When visiting The Arboretum Woods in Lexington on a Friday during spring semester, one might have run into a group of students working hard to defend the woodland from serious invaders.
The students are forestry and natural resources majors who were taking a class on invasive species management taught by Ellen Crocker, assistant professor of forest health in the University of Kentucky College of Agriculture, Food and Environment, with the help of Emily Ellingson, The Arboretum’s curator and native plants collection manager, and Barry Duncill, native plants grounds worker.
The course not only introduced students to guest speakers such as Joyce Bender, head of the Kentucky Invasive Plant Council, but it also provided them with hands-on experience in various invasive plant management techniques. They had to get their Kentucky pesticide applicators license, so they could safely use pesticides. They haven’t sprayed much, however, given the time of year, instead concentrating more on hand-pulling garlic mustard and honeysuckle and using tarps to kill off lesser celandine by heating the soil.
“One of the places we’re really trying to manage (for invasives) is The Arboretum Woods, because it’s a remnant inner Bluegrass woodland. It has an interesting history of being mowed and grazed a long time ago, when UK had an agricultural experiment station on the property,” Ellingson said. “Once those practices were stopped, bush honeysuckle really came into that area. There was a big push in the early 2000s to get rid of the bush honeysuckle, but wintercreeper was waiting by the wayside to come out. Right now, we’ve got almost 100% wintercreeper groundcover in some areas, but we’re trying to reduce that population.”
Wintercreeper (Euonymus fortunei) is a broad-leafed evergreen plant that can take over an area in a proverbial heartbeat. While it may look lush blanketing the forest floor, its presence can suppress native woodland plants. Native plants, having evolved alongside fauna in the area, provide important food and habitat for local wildlife. In one area of the woods, Ellingson and her team have managed to eradicate a section of wintercreeper and were thrilled to see native trillium beginning to reestablish itself in the space left behind.
Lesser celandine (Ficaria verna) sneaks up on people, because it’s a pretty thing with bright yellow, buttercup-like flowers springing up wherever it can get a foothold in lawn or bare ground. In the process, its dense root system and foliage prevent native wildflowers from growing.
“It looks beautiful. It’s one of the first things to come out in the spring, so no wonder people like it and want to plant it,” Crocker said. “But despite those pretty buttercup flowers, it will completely take over. It will carpet whole areas, so nothing else is growing there. And then it goes dormant, and all that soil is more likely to erode, and you could have other invasive issues.”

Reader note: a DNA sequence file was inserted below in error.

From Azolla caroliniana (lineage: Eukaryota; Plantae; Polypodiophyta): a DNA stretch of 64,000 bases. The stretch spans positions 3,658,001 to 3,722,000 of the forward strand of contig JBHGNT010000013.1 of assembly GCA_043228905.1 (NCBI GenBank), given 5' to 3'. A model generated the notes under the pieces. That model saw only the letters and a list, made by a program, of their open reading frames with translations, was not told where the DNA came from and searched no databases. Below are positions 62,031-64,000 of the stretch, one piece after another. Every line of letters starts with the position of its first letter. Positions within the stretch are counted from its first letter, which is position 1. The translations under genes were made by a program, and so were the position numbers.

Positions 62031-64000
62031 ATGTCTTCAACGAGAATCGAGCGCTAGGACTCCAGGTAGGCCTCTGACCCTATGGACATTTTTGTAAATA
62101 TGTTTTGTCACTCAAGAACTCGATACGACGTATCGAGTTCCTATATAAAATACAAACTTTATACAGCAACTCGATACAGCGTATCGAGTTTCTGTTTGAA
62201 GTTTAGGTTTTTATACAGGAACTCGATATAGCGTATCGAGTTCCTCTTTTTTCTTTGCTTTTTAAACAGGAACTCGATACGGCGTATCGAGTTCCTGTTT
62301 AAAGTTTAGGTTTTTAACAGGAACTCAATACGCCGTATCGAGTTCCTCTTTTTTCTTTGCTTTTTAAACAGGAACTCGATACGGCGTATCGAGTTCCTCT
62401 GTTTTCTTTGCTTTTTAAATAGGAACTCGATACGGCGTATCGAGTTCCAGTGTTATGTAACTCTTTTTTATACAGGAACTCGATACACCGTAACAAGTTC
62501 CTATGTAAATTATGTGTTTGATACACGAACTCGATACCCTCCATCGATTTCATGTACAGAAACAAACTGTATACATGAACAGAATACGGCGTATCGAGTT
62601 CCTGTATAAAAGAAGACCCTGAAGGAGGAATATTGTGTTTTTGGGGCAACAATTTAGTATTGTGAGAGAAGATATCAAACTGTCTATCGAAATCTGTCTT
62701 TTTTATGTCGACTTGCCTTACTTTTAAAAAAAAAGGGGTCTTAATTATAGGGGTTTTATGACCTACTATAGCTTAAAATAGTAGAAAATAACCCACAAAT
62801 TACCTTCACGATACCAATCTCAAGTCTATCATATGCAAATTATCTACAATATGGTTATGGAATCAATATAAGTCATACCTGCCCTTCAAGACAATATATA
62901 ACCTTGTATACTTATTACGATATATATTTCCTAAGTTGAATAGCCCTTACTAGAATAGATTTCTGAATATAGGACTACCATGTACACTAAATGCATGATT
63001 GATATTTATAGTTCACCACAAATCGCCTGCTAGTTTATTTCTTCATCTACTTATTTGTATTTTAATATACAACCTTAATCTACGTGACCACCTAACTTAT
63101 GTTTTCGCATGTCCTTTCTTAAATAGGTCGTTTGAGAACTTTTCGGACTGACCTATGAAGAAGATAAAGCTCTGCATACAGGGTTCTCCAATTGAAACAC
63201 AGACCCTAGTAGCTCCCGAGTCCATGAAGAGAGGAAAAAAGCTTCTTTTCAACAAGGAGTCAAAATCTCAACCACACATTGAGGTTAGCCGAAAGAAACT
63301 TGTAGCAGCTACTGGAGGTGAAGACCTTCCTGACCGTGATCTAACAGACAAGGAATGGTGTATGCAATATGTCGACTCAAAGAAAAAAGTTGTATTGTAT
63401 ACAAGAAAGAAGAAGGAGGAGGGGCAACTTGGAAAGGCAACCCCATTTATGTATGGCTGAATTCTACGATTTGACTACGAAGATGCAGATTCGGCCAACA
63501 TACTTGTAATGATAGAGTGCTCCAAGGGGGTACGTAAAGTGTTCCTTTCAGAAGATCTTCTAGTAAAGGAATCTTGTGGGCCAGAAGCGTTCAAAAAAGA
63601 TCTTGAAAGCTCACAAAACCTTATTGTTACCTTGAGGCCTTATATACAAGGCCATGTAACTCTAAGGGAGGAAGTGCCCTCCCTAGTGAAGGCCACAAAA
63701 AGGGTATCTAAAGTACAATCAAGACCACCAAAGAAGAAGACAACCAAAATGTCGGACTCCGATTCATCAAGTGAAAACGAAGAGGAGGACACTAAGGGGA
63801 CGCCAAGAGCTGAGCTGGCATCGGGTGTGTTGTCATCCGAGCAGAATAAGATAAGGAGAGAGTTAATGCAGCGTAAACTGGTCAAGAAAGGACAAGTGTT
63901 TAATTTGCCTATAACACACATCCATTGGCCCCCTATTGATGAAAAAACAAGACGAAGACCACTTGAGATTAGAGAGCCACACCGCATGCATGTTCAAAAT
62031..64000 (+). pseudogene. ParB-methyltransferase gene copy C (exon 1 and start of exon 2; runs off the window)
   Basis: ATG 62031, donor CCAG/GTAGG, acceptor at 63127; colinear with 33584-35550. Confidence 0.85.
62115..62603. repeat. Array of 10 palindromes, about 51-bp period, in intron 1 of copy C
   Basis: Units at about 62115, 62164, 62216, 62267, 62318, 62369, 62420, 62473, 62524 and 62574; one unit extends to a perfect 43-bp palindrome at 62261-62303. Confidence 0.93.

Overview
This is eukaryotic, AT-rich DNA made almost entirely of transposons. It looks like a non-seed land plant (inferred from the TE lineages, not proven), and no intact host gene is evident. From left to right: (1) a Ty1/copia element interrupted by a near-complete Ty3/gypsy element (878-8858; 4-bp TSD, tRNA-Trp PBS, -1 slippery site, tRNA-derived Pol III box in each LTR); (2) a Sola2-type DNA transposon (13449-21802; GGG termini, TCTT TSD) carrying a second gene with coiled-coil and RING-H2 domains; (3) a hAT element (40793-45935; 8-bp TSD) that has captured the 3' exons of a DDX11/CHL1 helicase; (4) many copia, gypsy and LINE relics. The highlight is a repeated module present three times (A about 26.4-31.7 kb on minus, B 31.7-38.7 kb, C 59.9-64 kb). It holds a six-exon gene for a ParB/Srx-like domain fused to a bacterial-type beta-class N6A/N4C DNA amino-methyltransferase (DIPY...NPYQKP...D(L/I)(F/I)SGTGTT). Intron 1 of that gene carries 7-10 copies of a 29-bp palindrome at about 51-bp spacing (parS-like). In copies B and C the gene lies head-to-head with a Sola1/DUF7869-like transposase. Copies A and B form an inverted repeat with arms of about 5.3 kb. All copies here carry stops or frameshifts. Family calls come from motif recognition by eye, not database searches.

Crocker said Northern Kentucky has a lot of it, and it’s now been found in Central Kentucky. The plant reproduces three ways, by seed, by tuberous roots and by small bulbils attached to the base of the leaf stalk. These bulbils easily can be washed away in heavy rain or floods or carried by wildlife, so lesser celandine’s range can be quite wide.
Ellingson suggested, following manufacturer’s instructions, spraying lesser celandine with a glyphosate-based herbicide when it is in its vegetative state before blooms appear.
Garlic mustard (Alliaria petiolata) is also a nonnative invasive plant that many will encounter in the spring. Garlic mustard is a biennial, meaning that the first season it just puts out leaves, in the shape of a basal rosette. The second year, it will bloom. Ellingson said they pull it out by hand before the plant goes to seed.
“And don’t forget about the Callery pear,” Crocker said. “Most people know it as a Bradford pear, which is just one cultivar. There are many different varieties of Callery pears, and they have moved into old field sites and roadsides. In the spring, if you drive around and see something flowering white in old fields, it’s probably Callery pear.”
Callery pears form dense, thorny thickets that prevent native plants from getting a toehold.
“I think we’re always going to have nonnatives,” Crocker said. “In my mind, it’s not really bad to have some nonnative species. You just want to have your vigorous native species, too, because they are not only adapted to our areas and provide biodiversity, but they also support the insects, they support the animals. A lot of invasives and nonnatives don’t have those same relationships with our ecosystem.”